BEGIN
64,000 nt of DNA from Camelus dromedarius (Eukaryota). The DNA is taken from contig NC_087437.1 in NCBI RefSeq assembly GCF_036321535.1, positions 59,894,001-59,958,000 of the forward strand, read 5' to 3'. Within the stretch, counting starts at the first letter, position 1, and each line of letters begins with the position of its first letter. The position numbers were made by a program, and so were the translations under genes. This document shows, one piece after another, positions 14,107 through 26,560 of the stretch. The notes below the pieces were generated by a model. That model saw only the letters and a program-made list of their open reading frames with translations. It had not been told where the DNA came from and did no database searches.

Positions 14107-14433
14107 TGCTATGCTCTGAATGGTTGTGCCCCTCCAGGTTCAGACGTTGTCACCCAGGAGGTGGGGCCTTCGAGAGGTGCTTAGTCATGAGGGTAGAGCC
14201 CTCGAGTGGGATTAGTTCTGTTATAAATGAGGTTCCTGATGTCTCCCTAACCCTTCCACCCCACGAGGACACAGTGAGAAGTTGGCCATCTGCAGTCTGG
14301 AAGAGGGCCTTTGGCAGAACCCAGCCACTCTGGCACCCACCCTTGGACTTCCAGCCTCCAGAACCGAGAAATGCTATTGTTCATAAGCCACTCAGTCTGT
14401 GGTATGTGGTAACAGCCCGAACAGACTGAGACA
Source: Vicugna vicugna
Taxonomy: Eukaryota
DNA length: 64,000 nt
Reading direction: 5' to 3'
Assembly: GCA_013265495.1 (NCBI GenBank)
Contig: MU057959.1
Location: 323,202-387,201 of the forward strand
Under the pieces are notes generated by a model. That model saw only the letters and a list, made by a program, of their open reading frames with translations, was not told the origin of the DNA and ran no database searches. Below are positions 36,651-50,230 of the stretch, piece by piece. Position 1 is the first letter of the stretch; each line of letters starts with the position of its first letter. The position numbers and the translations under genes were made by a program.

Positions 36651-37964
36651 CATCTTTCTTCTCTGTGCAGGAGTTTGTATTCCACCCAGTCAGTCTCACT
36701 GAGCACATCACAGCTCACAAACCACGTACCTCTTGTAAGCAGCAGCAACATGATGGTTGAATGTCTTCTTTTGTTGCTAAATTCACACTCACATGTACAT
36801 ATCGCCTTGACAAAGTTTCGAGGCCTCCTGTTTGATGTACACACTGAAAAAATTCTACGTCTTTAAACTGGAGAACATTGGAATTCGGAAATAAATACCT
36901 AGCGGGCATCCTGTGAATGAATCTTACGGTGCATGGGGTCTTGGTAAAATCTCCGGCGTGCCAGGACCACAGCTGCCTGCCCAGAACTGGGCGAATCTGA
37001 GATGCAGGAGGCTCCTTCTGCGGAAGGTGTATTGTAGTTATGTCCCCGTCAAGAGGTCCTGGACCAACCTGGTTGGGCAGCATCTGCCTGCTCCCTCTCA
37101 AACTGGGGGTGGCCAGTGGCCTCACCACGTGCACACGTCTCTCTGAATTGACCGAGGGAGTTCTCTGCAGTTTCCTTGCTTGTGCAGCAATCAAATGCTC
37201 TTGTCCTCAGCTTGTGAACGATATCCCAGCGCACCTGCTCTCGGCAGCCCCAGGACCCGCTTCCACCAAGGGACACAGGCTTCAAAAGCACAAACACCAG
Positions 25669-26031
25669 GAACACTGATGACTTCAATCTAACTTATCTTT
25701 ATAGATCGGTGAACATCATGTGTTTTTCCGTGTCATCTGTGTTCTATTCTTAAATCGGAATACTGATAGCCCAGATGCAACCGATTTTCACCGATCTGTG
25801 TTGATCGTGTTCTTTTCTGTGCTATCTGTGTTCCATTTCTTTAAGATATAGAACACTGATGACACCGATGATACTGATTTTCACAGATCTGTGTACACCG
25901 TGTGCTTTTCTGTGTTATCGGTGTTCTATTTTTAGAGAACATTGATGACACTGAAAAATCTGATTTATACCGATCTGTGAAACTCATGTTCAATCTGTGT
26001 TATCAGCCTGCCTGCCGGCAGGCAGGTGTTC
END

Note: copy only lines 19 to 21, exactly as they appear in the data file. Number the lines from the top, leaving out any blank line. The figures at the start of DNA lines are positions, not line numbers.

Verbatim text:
36901 AGCGGGCATCCTGTGAATGAATCTTACGGTGCATGGGGTCTTGGTAAAATCTCCGGCGTGCCAGGACCACAGCTGCCTGCCCAGAACTGGGCGAATCTGA
37001 GATGCAGGAGGCTCCTTCTGCGGAAGGTGTATTGTAGTTATGTCCCCGTCAAGAGGTCCTGGACCAACCTGGTTGGGCAGCATCTGCCTGCTCCCTCTCA
37101 AACTGGGGGTGGCCAGTGGCCTCACCACGTGCACACGTCTCTCTGAATTGACCGAGGGAGTTCTCTGCAGTTTCCTTGCTTGTGCAGCAATCAAATGCTC